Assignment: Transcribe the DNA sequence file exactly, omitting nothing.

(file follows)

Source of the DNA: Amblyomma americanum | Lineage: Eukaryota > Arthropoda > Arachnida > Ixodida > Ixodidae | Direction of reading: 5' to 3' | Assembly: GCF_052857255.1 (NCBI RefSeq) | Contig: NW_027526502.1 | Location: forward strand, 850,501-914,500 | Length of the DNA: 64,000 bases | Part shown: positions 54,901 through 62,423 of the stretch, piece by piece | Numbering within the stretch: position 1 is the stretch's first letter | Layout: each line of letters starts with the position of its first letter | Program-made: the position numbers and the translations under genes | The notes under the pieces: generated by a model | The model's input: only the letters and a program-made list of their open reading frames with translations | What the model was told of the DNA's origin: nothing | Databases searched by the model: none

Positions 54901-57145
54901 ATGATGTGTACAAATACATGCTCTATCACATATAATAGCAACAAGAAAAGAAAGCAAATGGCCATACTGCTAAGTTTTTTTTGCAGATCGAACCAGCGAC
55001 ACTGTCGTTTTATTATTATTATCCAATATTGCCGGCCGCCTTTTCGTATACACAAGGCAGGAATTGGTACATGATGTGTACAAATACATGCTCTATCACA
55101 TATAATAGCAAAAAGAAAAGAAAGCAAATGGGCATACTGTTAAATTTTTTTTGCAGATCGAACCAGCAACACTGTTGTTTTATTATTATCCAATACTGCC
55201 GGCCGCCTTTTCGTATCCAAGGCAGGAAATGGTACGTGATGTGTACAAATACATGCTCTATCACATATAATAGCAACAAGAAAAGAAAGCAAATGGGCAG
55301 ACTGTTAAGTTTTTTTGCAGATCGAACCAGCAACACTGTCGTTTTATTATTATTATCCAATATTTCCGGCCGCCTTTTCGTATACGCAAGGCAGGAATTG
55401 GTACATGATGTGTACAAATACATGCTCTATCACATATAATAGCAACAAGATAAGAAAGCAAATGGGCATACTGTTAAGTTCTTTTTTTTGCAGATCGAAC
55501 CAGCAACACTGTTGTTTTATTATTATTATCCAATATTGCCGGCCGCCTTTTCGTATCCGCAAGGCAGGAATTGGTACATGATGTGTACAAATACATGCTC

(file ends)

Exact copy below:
Source of the DNA: Amblyomma americanum | Lineage: Eukaryota > Arthropoda > Arachnida > Ixodida > Ixodidae | Direction of reading: 5' to 3' | Assembly: GCF_052857255.1 (NCBI RefSeq) | Contig: NW_027526502.1 | Location: forward strand, 850,501-914,500 | Length of the DNA: 64,000 bases | Part shown: positions 54,901 through 62,423 of the stretch, piece by piece | Numbering within the stretch: position 1 is the stretch's first letter | Layout: each line of letters starts with the position of its first letter | Program-made: the position numbers and the translations under genes | The notes under the pieces: generated by a model | The model's input: only the letters and a program-made list of their open reading frames with translations | What the model was told of the DNA's origin: nothing | Databases searched by the model: none

Positions 54901-57145
54901 ATGATGTGTACAAATACATGCTCTATCACATATAATAGCAACAAGAAAAGAAAGCAAATGGCCATACTGCTAAGTTTTTTTTGCAGATCGAACCAGCGAC
55001 ACTGTCGTTTTATTATTATTATCCAATATTGCCGGCCGCCTTTTCGTATACACAAGGCAGGAATTGGTACATGATGTGTACAAATACATGCTCTATCACA
55101 TATAATAGCAAAAAGAAAAGAAAGCAAATGGGCATACTGTTAAATTTTTTTTGCAGATCGAACCAGCAACACTGTTGTTTTATTATTATCCAATACTGCC
55201 GGCCGCCTTTTCGTATCCAAGGCAGGAAATGGTACGTGATGTGTACAAATACATGCTCTATCACATATAATAGCAACAAGAAAAGAAAGCAAATGGGCAG
55301 ACTGTTAAGTTTTTTTGCAGATCGAACCAGCAACACTGTCGTTTTATTATTATTATCCAATATTTCCGGCCGCCTTTTCGTATACGCAAGGCAGGAATTG
55401 GTACATGATGTGTACAAATACATGCTCTATCACATATAATAGCAACAAGATAAGAAAGCAAATGGGCATACTGTTAAGTTCTTTTTTTTGCAGATCGAAC
55501 CAGCAACACTGTTGTTTTATTATTATTATCCAATATTGCCGGCCGCCTTTTCGTATCCGCAAGGCAGGAATTGGTACATGATGTGTACAAATACATGCTC